Shaggy says he is proud of the fact he brought dancehall music to the mainstream.
Shaggy has claimed he was responsible for dancehall becoming mainstream.
The 'It Wasn't Me' hitmaker says his 1993 hit 'Oh Carolina' was the first track of the Jamaican genre to enter into the UK charts, and he's proud of bringing the once underground style of reggae to the masses.
In an interview with the BBC, he said: ''When I started, it was really, really tough to get dancehall music played.
'''Oh Carolina was the first dancehall song to go into the British chart and go to number one.
''To see it now, where it is, where it's a mainstream phenomenon it's amazing.
''It makes you feel like we did something. We were part of moving our culture to the mainstream.''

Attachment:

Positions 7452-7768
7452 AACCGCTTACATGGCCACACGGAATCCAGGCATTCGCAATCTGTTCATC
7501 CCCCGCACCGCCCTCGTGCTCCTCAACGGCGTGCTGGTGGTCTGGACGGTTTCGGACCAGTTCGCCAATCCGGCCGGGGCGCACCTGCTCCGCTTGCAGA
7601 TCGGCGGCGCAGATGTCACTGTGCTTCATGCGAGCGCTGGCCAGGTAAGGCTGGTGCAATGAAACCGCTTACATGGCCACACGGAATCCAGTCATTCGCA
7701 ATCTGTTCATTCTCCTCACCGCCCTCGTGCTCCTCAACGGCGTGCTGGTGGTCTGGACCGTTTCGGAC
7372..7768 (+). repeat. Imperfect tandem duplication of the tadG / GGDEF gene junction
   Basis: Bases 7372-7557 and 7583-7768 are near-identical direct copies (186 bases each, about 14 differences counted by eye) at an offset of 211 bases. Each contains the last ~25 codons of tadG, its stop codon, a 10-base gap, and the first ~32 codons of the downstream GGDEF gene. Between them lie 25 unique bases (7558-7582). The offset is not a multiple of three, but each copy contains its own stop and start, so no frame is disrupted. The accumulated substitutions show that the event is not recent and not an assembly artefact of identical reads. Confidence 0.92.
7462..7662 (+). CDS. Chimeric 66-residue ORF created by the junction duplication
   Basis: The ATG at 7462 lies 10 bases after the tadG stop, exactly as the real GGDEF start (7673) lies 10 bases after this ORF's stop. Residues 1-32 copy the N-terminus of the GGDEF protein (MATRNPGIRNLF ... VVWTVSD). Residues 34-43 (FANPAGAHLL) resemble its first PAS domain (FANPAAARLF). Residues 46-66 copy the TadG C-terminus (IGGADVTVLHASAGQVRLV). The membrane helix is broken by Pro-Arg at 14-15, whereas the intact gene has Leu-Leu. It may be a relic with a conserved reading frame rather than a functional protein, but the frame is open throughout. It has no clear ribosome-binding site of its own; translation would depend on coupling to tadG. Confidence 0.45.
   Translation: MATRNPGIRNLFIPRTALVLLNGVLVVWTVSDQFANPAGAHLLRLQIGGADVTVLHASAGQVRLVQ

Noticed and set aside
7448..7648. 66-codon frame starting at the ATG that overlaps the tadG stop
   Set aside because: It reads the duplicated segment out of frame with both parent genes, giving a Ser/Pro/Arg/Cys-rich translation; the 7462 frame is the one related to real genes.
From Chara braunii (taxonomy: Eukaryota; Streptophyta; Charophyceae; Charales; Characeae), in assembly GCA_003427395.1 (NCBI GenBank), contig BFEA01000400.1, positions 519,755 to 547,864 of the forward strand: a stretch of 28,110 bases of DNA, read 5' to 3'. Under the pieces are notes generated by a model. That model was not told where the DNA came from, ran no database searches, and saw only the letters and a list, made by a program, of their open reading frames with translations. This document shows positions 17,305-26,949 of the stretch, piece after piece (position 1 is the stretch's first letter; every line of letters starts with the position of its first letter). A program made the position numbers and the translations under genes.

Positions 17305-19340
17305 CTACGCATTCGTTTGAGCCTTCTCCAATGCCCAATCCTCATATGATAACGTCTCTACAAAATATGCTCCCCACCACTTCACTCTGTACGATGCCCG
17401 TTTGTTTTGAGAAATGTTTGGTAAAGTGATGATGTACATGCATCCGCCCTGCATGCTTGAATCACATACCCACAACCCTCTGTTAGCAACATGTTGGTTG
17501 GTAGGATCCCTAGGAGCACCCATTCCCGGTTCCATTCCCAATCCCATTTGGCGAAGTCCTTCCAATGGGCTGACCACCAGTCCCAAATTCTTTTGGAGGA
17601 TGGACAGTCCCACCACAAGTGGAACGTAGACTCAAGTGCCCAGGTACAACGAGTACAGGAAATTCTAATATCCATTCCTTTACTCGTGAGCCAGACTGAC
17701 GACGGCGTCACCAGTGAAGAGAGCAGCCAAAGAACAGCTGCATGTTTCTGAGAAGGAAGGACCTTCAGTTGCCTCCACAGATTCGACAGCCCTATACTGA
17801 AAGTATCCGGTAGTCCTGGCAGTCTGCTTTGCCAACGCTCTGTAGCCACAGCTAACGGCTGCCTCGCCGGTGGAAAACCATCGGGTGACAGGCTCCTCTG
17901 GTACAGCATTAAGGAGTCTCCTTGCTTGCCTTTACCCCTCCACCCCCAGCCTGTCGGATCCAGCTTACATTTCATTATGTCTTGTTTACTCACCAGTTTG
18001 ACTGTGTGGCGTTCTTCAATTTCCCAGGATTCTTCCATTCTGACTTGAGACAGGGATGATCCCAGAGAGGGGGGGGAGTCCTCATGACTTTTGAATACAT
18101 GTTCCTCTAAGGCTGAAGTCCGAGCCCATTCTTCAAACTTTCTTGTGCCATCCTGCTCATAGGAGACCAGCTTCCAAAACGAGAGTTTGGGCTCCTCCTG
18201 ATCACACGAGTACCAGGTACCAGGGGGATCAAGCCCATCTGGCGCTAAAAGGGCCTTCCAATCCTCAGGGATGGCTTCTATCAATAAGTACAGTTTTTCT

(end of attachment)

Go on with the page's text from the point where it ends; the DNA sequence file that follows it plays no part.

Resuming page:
The 49-year-old musician's comments come after he and Sting surprised the world with the news they are to release joint LP '44/876'.
The 'Every Breath You Take' hitmaker was joined on stage by Shaggy at his solo gig in Antwerp, Berlin in 2004, so the album is the result of their meeting 14 years ago.
Sting previously revealed that he and the Jamaican-American rapper got together last year ''to jam and create music that reflects their mutual love of Jamaica, its music, people and culture'' and, as a result of their time in the studio, they've come up with some ''Caribbean-flavoured songs''.
Speaking about how they have ''a lot in common'', he added: ''We have a lot in common. We're both married to very strong women. We both come from small islands that used to belong to the queen. And we like each other. We like each other's voices and music and vibe. We're like kindred spirits.''
'44/876' is released tomorrow (20.04.18).
Ahead of their upcoming tour, and prior to the release of their long awaited album, Smoke Fairies played a great warm-up gig at Elsewhere in Margate.